Georgia O’Keeffe died 26 years ago today. I’ve long been fascinated with O’Keeffe and her place in the history of 20th Century American art, first as a member of the circle of Alfred Stieglitz (whom she married in 1924) and later as a cultural icon in her own right. Starting out as a member of a group of men in an era when women weren’t taken very seriously as artists, she went on to eclipse them all. It’s a fascinating story and one that’s particularly well-documented.

Summer Days (Georgia O’Keeffe, 1936)

O’Keeffe lived for well over 90 years and painted long enough to have several distinct periods evident in her work. She’s probably best known for the floating cow skulls and other images of New Mexico, where she eventually relocated to spend the last 40 years of her life. She did revolutionary work with large close-ups of flowers early in her career and gave it up because too many observers saw sexual connotations in the paintings that she vehemently denied. I am particularly enchanted with her cityscapes. She was a prolific painter with varied interests and left an indelible impression on American culture for most of the 20th Century.

Two Calla Lillies on Pink (Georgia O’Keeffe, 1928)

She was an integral part of a group of American Modernist painters like John Marin, Arthur Dove, Marsden Hartley, and Charles Demuth and she endured long after they became art historical footnotes. She crashed the art world’s essentially all-male party in the 1920s and 30s, paving the way for succeeding generations of women artists,  then soundly rejected the adoration of feminists in the 1970s. She was reclusive, secretive, and a little weird.

The Radiator Building at Night (Georgia O’Keeffe, 1927)

It’s interesting to speculate about how O’Keeffe’s career trajectory would have been different had Stieglitz, a huge mover and shaker on the American art scene in the early part of the 20th Century, not married her and devoted so much time and energy to advancing her career (She was the last artist shown at Stieglitz’s monumentally influential New York gallery 291). At least one biographer, Stieglitz niece Sue Davidson Lowe, insists that O’Keeffe’s talent would have propelled her to the fore regardless. I’m not so sure. She was a talented painter but her standoffish and disagreeable personality may not have served her well without Stieglitz’s relentless promotion. If the last 40 years of art history have taught us anything, it’s that PR trumps talent every time.

The other day, I posted about artist Ben Shahn, who was as American an artist as I can imagine even though he was born in Lithuania. Today, I’m going to talk about James Abbott McNeil Whistler, who was born on this day in 1834. Whistler’s trajectory was exactly the opposite of Shahn’s; he was born in Massachusetts but acquired most of his training and lived most of his life in France and England, even going to the extreme of denying his American birth, preferring instead to claim that he was born in Russia. His influences were European, his patrons were European, nevertheless, we claim Whistler as an American artist and count his most famous painting, Whistler’s Mother (more accurately known as Arrangement in Grey and Black: Portrait of the Artist’s Mother), among America’s iconic paintings.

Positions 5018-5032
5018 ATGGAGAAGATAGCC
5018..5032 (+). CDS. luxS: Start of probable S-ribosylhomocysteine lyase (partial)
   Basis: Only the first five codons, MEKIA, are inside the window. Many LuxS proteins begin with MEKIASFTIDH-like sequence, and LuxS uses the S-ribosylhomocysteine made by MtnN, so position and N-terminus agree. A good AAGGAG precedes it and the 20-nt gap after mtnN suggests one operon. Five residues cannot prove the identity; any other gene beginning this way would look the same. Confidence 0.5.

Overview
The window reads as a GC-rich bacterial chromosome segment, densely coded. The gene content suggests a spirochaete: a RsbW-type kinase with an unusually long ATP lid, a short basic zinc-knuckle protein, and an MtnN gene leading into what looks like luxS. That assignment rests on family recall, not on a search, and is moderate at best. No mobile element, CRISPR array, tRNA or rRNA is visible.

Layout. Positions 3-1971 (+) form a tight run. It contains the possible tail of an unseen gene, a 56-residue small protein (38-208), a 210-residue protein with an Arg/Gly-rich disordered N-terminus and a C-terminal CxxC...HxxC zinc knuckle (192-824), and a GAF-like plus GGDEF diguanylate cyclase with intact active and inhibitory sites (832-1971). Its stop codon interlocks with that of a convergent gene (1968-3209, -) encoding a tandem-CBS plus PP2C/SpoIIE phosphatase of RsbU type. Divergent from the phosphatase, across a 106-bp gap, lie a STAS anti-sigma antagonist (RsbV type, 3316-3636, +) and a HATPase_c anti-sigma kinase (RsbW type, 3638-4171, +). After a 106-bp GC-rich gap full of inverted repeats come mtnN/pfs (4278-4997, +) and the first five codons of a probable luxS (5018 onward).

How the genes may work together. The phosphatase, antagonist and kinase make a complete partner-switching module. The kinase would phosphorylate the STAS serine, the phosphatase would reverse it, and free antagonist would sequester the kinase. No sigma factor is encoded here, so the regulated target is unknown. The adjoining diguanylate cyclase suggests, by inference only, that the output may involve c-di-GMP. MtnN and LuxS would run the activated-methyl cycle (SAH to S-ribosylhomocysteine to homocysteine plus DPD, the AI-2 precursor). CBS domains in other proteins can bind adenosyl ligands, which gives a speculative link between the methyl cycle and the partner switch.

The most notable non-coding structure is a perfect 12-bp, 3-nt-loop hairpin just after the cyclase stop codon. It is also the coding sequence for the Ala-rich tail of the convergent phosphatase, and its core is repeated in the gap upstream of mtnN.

Arrangement in Grey and Black: The Artist's Mother (James Abbot McNeil Whistler - 1871)

The painting is seen by many as stirring and timeless representation of motherhood. I’m not seeing it. Were it not for the title, I would challenge anyone to point out what, if anything, is motherly about this image. It’s an old women sitting in a chair, painted in profile. She could as easily be a spinster or the mother of 10. Nothing about this image sorts this out for us. That didn’t stop anyone from assigning whatever meaning they wanted, and Motherhood was the meaning they liked best. When the US Postal Service (then known as the Post Office Department) went looking for an image to commemorate Motherhood in 1934, this is the one they chose.

Motherhood Commemorative Stamp of 1934

The bigger question, in my mind, is why have we been so quick to to embrace Whistler as an AMERICAN painter. It’s true that in Whistler’s day there was arguably no truly American art. Just about every notable American artist of the period, and well up into the 20th Century, went overseas for training, most often to Paris, and returned home afterwards. Even the most “American” art of the 19th Century, like the Hudson River School, was a hybrid of American and European influences, with the visual part decidedly European. The American art of the early 20th century, like the Ashcan School and the constellation of painters that coalesced around Alfred Stieglitz, maintained those strong ties to Europe, with Georgia O’Keeffe being a notable exception to the rule.

Conventions of Art History aside, Whistler was no American artist. The same can be said of Mary Cassatt, who’s path was remarkably similar to Whistler’s but who is also frequently cited as an “American”. This is not to denigrate the work of either artist or minimize our debt to our European cousins, but the very best things about American art are borne of the American Experience. I mean only to suggest that our art heritage might be better served if we spent more time celebrating people like Shahn, or photographers Lewis Hine and Jacob Riis, or painters like O’Keeffe, John Sloan, and Edward Hopper. They are among those truly American artists who, regardless of where the came from or where they were trained, brought the quintessence of America into our visual consciousness.